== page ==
These modular prefab homes could be the world’s first to use a steel 3D-printed “exoskeleton” construction system!

Located in Orani, Sardinia, Exosteel comprises the world’s first housing development to use a steel 3D-printed “exoskeleton” construction system that supports and distributes all the functional elements of the building, inspired by the sculpture work of Costantino Nivola.

Museums are social hubs for travelers. They’re cultural and artistic landmarks first, yes. But they’re also guaranteed spots where tourists can take some respite from long hours spent wandering the city. Near the Nivola Museum in Sardinia, Italy, international design studio Mask Architects visualized a cluster of homes to function as a housing development for the surrounding community. Conceptualized as a small village of modular prefabricated steel houses, Mask Architects is the world’s first architecture and design firm to use a steel 3D-printed “exoskeleton” construction system to build the small village, calling it Exosteel.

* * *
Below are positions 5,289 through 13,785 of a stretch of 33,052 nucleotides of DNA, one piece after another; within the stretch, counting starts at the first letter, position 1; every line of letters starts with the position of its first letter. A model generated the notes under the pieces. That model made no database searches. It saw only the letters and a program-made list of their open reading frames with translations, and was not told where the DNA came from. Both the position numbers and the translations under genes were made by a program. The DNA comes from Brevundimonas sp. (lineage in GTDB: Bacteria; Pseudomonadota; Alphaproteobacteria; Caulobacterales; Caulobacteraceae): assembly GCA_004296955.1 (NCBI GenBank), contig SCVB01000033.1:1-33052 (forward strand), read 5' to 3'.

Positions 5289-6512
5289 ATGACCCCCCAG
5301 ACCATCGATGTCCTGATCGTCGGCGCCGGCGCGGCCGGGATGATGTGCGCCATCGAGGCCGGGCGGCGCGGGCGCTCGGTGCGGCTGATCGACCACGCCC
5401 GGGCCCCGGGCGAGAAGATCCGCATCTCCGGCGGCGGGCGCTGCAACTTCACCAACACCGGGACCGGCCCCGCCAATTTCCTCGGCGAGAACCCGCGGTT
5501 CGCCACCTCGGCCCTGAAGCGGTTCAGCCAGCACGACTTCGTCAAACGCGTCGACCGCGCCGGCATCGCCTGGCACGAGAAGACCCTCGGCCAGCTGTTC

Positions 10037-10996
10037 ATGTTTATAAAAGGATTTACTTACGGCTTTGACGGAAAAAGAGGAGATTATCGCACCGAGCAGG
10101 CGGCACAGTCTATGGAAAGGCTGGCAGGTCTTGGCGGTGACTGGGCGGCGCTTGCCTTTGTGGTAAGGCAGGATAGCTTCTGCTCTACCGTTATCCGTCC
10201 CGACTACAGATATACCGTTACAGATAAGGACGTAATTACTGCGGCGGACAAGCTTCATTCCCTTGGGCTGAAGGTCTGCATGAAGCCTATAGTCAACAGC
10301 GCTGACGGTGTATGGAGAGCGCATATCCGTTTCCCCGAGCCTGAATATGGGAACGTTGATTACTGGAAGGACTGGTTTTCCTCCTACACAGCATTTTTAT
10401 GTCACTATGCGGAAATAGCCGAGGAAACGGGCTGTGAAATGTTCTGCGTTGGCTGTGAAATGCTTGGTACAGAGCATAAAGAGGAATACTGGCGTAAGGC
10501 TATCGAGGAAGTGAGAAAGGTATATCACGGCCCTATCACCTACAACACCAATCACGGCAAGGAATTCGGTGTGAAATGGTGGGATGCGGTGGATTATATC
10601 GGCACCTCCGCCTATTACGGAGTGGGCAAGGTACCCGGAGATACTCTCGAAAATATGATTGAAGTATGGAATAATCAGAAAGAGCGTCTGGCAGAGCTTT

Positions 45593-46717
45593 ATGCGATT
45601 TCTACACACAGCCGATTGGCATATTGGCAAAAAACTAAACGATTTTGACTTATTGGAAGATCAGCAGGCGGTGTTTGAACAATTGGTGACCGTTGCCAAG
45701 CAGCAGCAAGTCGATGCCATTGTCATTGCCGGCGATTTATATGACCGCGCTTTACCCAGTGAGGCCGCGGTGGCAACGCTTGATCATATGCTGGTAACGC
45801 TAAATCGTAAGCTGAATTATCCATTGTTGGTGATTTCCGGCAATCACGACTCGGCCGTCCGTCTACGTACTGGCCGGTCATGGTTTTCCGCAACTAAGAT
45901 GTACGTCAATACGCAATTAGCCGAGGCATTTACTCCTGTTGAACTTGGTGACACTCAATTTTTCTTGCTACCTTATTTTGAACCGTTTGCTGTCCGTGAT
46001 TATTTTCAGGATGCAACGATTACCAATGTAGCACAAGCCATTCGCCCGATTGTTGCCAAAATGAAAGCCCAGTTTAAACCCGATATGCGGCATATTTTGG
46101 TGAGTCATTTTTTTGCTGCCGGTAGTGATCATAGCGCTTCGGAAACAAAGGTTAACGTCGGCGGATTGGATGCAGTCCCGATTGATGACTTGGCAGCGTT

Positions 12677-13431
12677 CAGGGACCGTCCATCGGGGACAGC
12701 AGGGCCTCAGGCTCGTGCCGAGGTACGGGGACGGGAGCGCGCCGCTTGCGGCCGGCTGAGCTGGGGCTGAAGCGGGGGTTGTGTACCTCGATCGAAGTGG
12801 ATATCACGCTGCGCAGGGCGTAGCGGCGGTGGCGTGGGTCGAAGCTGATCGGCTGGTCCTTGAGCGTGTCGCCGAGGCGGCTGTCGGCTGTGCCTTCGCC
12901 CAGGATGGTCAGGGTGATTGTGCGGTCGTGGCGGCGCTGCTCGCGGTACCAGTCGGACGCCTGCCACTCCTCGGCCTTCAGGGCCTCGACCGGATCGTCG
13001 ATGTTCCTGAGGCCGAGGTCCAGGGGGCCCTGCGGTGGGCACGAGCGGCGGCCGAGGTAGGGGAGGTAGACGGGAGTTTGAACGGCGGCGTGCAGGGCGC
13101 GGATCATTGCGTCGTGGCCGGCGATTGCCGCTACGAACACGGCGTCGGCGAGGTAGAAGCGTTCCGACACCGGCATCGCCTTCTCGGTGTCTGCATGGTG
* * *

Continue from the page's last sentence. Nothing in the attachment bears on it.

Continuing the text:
Exosteel comprises a group of modular steel homes that would be constructed using ​​a 3D-printed construction system that supports and distributes all the functional elements of the building. Mask Architects co-founders Danilo Petta and Öznur Pınar Çer felt inspired by Costantino Nivola’s sculpture work, in particular a travertine sculpture called ‘La Madre.’ Punctuating the terrain of a sloping mountainside in Sardinia, Exosteel is comprised of heart-shaped, white homes with center ‘energy towers,’ oriented in the same way as the head on Nivola’s ‘La Madre.’

Mask Architects plan on building Exosteel by first inserting a hollow central column ⅓ of the building’s height into the ground, reinforced by wooden beams to support each home’s three floors. Then, on each floor, a perimeter frame “divides and supports the [home’s] facades made up of panels modeled to follow the organic shape of the house,” as described by Mask Architects. Following Nivola’s pursuit of binding communities together through art, Mask Architects chose Exosteel’s location due to its proximity to Orani, Sardinia’s national museum, where Nicola’s ‘La Madre’ is on permanent display.